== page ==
Airbus Military boasts that A330 MRTT is one of the most capable tanker/transporter available at present. Derived from the successful A330-200 series which has a wing large enough to hold all the fuel needed, the A330 MRTT is able to carry up to 111 tonnes /245,000 lb of fuel in its wings alone. It also boasts that A330 MRTT is the only aircraft able to perform simultaneously three different types of missions: Aerial refuelling (Tanker role), passenger and/or freight transport, and/or medical evacuation (MEDEVAC) — making it exceptionally productive. Additionally, its fuel capacity is sufficient to supply the required quantities without the need for any additional tanks, or major structural modifications and it is able to carry more passengers and more freight than any competing type.

The Indian media also got a chance to visit Getafe, where Airbus Military’s conversion facility of A330 MRTT is located. At Getafe, civil airbus A330 airframes are converted into MRTT aircraft. We got a closer look of A330 MRTT which was getting ready to take off for delivery to the Saudi kingdom.

Another important discussion at the Indian media briefing was the C-295 medium lift transport aircraft which was competing for IAF’s Avro replacement programme. While the proposal was cleared by the Defence Acquisition Council headed by defence minister A.K. Antony last year, Request for Proposal (RFP) is yet to come out. Airbus Military is hoping to be invited to present the RFP by the next financial year.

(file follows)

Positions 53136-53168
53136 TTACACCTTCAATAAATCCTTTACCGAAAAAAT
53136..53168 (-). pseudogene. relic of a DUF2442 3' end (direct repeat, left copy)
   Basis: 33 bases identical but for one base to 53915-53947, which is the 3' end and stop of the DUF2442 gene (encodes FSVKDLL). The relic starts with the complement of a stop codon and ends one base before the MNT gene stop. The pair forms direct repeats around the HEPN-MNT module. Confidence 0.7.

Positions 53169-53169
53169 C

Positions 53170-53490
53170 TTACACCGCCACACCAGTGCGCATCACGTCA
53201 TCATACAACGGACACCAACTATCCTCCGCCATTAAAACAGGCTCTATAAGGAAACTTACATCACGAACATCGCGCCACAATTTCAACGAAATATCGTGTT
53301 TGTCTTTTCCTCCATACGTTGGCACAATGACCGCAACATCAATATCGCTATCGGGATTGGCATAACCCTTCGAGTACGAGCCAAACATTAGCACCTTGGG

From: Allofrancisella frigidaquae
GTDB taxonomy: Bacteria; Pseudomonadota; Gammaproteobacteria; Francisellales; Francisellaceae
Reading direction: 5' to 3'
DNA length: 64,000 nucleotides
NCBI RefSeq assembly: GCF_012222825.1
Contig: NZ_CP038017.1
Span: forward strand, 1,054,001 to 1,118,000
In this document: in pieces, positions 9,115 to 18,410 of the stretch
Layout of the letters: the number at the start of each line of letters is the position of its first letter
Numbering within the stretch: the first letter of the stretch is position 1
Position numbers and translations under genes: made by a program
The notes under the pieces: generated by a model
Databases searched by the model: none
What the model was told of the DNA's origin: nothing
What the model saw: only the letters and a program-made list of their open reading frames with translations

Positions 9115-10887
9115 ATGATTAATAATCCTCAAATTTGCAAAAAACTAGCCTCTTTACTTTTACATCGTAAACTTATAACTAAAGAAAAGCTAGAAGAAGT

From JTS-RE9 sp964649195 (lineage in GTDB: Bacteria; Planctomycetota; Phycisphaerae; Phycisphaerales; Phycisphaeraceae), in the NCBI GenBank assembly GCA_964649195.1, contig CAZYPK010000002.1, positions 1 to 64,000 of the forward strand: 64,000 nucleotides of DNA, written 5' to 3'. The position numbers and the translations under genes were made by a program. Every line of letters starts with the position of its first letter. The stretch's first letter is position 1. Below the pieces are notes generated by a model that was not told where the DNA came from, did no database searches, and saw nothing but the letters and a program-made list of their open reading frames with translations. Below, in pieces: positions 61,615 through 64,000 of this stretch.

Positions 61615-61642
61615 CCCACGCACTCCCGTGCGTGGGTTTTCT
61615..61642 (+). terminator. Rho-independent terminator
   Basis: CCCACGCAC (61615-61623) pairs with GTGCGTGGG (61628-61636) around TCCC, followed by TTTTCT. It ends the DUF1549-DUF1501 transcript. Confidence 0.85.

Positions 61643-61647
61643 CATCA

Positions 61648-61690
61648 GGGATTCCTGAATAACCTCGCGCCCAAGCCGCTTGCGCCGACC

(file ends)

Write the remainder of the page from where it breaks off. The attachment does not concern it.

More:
Next we were taken to the Light & Medium Final Assembly Line (FAL) by Juan Pablo Molero, head of the Global Supply Chain and Rafael Moreno, Head of L&M Engineering, and Jeronimo Amador, head, market development, light and medium transport. They explained the workings of Light & Medium aircraft CN235 and C295. During the visit, we also chanced upon the training centre and simulator of C295.

Fernando Ciria Bailo, head of market development, ISR, briefed us on light & medium maritime/ISR capabilities of CN235 and C295. Next, we visited Fully Integrated Tactical Systems (FITS) Development Lab headed by Sergio González Tejedor, head of L-ASW & SIGINT Systems Engineering, who guided us around the lab.

Airbus Military’s campaign for the C295 focussed mainly on two strong points. One, simple and robust — which allows the aircraft to be operational with little maintenance and secondly, the versatility of the aircraft in transport, ISR and special versions. Comparing it with the competitors in the Avro replacement programme, Amador said, “The C295 carries more troops, paratroops, containers and pallets than the competitors.” Giving the details, he also added, “A C-295 saves USD30 million in fuel and maintenance over the life cycle compared to a C-27J”.

One of the main advantages, according to Amador, was that the C295 is available in an Anti Submarine Warfare (ASW) version. Derived from the Surveillance and Maritime Patrol Aircraft (MPA) version of the C295, the C295 ASW is equipped with a tactical system proven during MPA/ASW missions, and under-wing stations to carry weapons and other stores. It represents a modern, risk-free and much more efficient alternative to older generation veterans such as the P-3 Orion or the Bréguet Atlantic, while its operating and maintenance costs are significantly lower.